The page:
Karachi in the Twenty-First Century: Political, Social, Economic and Security Dimensions

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Cambridge Scholars Publishing, Feb 22, 2016 - Political Science - 240 pages
The forces of globalisation are indiscriminate – they enable those who pursue good and those who pursue evil. The changes brought about by globalisation affect all segments of society, all walks of life, all political parties, all religions, all ethnic groups, and all countries. Sometimes they occur in the most unexpected ways and yield complex results that appear to be mystifying and intractable, at least on the surface.

This book describes how the forces of globalisation have descended upon Karachi and exacerbated local and regional problems to the point where the city is teetering on the brink of chaos. Karachi is geographically, politically, and culturally situated in the context of modern Pakistan, but is a global city affected by global forces, many of which challenge the state’s power and authority. The lessons of Karachi are important for both its present and its future, and they can serve as a cautionary tale for other global cities.

Karachi is vitally important to Pakistan. While Islamabad is the country’s capital, Karachi is the most important financial centre in the country. It is the centre of banking, industry, economic activity and trade. Many of Pakistan’s largest corporations are based in Karachi, including entertainment, arts, fashion, medical research, the automotive industry, shipping, textiles, advertising, publishing, and software development. Karachi is also home to Pakistan’s main seaport and two of the largest ports in the region, the Port of Karachi and Port Bin Qasim.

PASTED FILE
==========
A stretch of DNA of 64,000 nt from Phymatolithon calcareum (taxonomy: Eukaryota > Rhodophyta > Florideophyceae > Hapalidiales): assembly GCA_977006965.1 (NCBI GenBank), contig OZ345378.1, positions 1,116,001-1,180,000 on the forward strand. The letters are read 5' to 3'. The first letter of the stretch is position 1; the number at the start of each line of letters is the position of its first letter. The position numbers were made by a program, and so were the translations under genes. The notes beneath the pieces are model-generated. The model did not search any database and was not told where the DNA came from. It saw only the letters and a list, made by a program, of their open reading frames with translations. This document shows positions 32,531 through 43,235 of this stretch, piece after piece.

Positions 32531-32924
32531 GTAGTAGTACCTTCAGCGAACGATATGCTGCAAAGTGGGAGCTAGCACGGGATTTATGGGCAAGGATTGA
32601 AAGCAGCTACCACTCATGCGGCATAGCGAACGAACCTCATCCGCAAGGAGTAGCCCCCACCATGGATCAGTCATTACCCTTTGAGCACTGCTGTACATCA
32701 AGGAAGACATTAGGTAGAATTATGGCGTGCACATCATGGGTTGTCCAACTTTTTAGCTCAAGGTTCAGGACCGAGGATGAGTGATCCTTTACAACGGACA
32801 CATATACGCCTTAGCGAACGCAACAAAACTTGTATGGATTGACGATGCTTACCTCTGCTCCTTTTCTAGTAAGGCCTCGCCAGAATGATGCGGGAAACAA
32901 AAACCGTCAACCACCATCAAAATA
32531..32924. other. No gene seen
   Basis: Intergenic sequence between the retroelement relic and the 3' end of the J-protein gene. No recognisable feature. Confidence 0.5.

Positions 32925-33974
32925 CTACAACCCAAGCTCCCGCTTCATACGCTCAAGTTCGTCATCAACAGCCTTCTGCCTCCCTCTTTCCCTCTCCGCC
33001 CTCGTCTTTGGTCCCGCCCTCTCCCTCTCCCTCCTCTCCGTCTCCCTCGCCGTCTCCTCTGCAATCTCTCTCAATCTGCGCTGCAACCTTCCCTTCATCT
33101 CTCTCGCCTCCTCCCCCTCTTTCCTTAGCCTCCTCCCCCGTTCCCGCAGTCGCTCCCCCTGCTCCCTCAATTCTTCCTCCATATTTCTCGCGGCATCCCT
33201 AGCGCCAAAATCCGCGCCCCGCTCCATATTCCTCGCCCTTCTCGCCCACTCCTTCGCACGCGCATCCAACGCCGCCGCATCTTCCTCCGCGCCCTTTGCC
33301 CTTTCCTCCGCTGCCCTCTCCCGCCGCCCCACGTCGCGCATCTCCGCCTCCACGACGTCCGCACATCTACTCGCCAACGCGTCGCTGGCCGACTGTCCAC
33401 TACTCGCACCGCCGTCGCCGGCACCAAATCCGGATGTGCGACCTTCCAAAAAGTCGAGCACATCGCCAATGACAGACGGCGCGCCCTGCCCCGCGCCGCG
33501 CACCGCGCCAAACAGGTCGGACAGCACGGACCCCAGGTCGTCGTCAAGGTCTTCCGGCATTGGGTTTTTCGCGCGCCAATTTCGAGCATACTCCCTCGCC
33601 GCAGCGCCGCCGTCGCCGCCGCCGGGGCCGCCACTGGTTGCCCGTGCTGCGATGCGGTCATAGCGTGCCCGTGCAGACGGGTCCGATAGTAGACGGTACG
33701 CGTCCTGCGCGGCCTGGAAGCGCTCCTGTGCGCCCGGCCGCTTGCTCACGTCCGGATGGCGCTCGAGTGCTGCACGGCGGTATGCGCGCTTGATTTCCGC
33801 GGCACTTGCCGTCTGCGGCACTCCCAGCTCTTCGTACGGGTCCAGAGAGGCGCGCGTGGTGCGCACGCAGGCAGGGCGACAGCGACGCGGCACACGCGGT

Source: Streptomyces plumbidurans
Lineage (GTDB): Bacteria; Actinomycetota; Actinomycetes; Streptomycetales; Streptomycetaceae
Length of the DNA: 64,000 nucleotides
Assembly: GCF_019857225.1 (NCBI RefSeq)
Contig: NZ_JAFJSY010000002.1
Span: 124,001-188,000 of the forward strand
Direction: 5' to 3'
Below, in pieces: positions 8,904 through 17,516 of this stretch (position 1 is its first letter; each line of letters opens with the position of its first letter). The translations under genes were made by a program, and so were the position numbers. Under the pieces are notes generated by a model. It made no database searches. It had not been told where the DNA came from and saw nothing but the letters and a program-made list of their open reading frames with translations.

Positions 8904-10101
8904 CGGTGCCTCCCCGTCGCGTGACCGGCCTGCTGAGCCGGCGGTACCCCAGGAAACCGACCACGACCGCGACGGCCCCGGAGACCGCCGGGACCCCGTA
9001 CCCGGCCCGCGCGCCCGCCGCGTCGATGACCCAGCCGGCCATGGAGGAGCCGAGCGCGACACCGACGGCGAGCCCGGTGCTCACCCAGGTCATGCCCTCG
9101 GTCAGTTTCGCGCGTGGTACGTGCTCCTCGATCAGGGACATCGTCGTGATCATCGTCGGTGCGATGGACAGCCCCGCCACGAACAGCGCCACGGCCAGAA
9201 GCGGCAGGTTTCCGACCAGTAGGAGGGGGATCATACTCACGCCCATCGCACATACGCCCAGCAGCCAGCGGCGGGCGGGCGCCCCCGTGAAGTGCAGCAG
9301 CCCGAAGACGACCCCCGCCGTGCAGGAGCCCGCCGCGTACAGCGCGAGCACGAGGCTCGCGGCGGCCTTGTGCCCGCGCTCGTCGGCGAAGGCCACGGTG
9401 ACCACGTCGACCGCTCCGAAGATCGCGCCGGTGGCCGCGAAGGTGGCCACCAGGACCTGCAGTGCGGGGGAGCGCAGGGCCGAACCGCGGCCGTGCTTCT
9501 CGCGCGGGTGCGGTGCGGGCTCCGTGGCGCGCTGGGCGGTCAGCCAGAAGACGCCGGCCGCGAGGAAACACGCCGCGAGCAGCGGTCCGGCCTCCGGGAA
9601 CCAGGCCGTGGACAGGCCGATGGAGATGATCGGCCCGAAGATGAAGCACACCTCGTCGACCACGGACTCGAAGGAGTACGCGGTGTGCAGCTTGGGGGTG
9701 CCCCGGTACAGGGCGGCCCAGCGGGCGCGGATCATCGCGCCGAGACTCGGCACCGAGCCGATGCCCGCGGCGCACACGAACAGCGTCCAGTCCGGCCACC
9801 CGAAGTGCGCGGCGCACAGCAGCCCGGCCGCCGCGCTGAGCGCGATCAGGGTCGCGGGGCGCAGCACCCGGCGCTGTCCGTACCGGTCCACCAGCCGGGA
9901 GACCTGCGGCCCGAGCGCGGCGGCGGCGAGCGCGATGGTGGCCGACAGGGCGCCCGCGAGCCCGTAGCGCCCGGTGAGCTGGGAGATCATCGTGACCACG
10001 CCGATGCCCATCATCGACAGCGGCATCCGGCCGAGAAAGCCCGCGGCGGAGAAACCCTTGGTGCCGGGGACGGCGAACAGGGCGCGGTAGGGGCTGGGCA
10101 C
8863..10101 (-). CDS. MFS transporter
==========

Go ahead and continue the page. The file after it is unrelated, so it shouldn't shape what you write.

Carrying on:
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Chapter One
Chapter Two
Chapter Three
Chapter Four
Chapter Five
Chapter Six
Chapter Seven
Chapter Eight

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About the author (2016)

Dr Mansoor Bin Tahnoon Al Nahyan is a Visiting Professor of Political Science at the American University of Sharjah. Dr Mansoor graduated from United Arab Emirates University in 1997 with a medical degree, before receiving a Master’s degree in Public Health and Health Administration (MPH) from the Harvard School of Public Health in 1999. The following year, he obtained a Master’s degree in Public Administration (MPA) from the Kennedy School of Government, before going on to receive a Master’s of Arts in Law and Diplomacy (MALD) from Fletcher School of Law and Diplomacy in 2001. In 2009, Dr Mansoor successfully completed his PhD degree in International Relations and Security Studies from the same institution. He has previously served as the Chairman of the Emirates Medical Association (1997–2000), and as a Lieutenant Colonel in the United Arab Emirates Armed Forces from 1990 to 2011. In 2001, he was one of the five members of the UN mission to Pakistan and Afghanistan after the fall of the Taliban government, headed by Al Akhdar Ibrahimi. Dr Mansoor has also served as Chairman of the United Emirates Shooting Association since the age of 18, having represented the UAE in a number of competitions.

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